The Creative Habit: Learn It and Use It for Life, by Twyla Tharp. All it takes to make creativity a part of your life is the willingness to make it a habit. It is the product of preparation and effort, and is within reach of everyone. Whether you are a painter, musician, businessperson, or simply an individual yearning to put your creativity to use, The Creative Habit provides you with thirty-two practical exercises based on the lessons Twyla Tharp has learned in her remarkable thirty-five-year career. In "Where's Your Pencil?" Tharp reminds you to observe the world -- and get it down on paper. In "Coins and Chaos," she gives you an easy way to restore order and peace. In "Do a Verb," she turns your mind and body into coworkers. In "Build a Bridge to the Next Day," she shows you how to clean the clutter from your mind overnight. Tharp leads you through the painful first steps of scratching for ideas, finding the spine of your work, and getting out of ruts and into productive grooves. The wide-open realm of possibilities can be energizing, and Twyla Tharp explains how to take a deep breath and begin.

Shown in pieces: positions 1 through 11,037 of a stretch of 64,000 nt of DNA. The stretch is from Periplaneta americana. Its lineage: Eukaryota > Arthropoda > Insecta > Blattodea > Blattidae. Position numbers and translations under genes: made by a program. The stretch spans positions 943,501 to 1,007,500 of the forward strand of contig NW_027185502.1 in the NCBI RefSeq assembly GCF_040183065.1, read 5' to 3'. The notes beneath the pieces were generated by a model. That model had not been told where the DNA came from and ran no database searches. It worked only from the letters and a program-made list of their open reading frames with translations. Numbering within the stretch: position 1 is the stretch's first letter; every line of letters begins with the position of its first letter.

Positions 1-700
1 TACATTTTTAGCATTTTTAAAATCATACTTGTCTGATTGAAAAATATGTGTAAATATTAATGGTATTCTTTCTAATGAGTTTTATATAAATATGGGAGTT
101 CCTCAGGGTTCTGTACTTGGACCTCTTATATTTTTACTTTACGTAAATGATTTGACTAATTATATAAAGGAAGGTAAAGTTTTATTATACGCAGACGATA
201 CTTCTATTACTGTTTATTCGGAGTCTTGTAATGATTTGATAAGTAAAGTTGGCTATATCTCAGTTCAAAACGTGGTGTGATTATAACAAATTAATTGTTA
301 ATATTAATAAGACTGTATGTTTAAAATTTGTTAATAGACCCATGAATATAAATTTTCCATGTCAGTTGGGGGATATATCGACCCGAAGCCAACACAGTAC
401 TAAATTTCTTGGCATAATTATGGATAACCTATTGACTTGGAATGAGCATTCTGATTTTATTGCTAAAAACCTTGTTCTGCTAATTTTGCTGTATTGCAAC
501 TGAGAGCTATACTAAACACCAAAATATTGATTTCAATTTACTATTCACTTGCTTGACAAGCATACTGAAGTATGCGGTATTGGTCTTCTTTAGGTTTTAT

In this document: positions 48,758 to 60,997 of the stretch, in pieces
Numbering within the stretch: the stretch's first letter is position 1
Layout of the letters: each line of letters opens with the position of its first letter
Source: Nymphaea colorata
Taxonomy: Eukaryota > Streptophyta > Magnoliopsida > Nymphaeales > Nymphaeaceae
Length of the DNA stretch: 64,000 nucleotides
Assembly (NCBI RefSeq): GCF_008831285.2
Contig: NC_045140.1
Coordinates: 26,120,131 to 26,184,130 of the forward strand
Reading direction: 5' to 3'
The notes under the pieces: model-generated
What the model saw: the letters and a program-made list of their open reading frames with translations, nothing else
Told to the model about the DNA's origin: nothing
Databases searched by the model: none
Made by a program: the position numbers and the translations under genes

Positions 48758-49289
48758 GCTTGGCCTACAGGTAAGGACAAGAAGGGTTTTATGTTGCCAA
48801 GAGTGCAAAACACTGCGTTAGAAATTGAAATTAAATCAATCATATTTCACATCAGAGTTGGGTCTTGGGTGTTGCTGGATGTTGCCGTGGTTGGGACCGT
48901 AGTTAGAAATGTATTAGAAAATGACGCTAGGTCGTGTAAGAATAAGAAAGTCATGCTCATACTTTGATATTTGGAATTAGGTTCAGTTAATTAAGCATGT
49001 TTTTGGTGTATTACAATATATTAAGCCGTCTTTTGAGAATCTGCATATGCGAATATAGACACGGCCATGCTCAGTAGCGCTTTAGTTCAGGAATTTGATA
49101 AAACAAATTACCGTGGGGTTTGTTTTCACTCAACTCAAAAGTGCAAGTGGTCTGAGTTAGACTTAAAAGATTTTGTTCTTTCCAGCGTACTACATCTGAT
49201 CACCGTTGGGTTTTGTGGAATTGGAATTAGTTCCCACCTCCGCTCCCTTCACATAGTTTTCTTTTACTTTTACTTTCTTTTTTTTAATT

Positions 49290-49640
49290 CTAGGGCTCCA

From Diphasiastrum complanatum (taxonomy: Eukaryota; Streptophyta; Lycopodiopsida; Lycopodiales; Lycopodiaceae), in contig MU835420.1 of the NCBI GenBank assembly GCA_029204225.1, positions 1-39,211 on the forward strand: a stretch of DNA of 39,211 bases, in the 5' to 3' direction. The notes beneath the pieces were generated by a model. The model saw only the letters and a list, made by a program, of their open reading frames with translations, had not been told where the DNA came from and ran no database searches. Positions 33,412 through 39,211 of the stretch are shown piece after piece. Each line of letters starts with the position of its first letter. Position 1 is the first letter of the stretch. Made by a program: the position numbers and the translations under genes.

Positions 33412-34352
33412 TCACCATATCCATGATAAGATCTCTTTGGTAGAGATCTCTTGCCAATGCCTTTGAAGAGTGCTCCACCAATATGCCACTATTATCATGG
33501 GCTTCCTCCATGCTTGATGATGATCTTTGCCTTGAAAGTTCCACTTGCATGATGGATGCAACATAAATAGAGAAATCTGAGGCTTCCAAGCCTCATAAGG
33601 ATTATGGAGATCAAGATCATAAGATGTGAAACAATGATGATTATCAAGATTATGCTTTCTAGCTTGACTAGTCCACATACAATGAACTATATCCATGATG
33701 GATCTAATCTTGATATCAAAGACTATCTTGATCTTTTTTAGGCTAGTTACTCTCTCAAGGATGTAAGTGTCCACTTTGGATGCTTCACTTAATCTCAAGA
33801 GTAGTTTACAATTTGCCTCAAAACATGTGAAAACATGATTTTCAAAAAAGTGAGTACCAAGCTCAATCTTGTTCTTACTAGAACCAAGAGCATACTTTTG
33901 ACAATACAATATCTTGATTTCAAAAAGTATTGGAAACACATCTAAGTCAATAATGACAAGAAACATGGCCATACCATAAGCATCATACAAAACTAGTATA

Twyla Tharp, one of America's greatest choreographers, began her career in 1965, and in the ensuing years has created more than 130 dances for her company as well as for the Joffrey Ballet, the New York City Ballet, Paris Opera Ballet, London's Royal Ballet, and American Ballet Theatre. Working to the music of everyone from Bach, Beethoven, and Mozart to Jelly Roll Morton, Frank Sinatra, and Bruce Springsteen, she is a pioneer in melding modern dance and ballet with popular music. In film, she collaborated with Milos Forman on Hair, Ragtime, and Amadeus. For television, she directed Baryshnikov by Tharp, which won two Emmy awards. For the Broadway stage, she directed the theatrical version of Singin' in the Rain, and in 2003 won a Tony Award for Movin' Out, which she conceived, directed, and choreographed to the songs of Billy Joel. She is the recipient of a MacArthur Fellowship. In 1993, she was inducted into the American Academy of Arts & Sciences, and in 1997 was made an honorary member of the American Academy of Arts and Letters. She lives and works in New York City.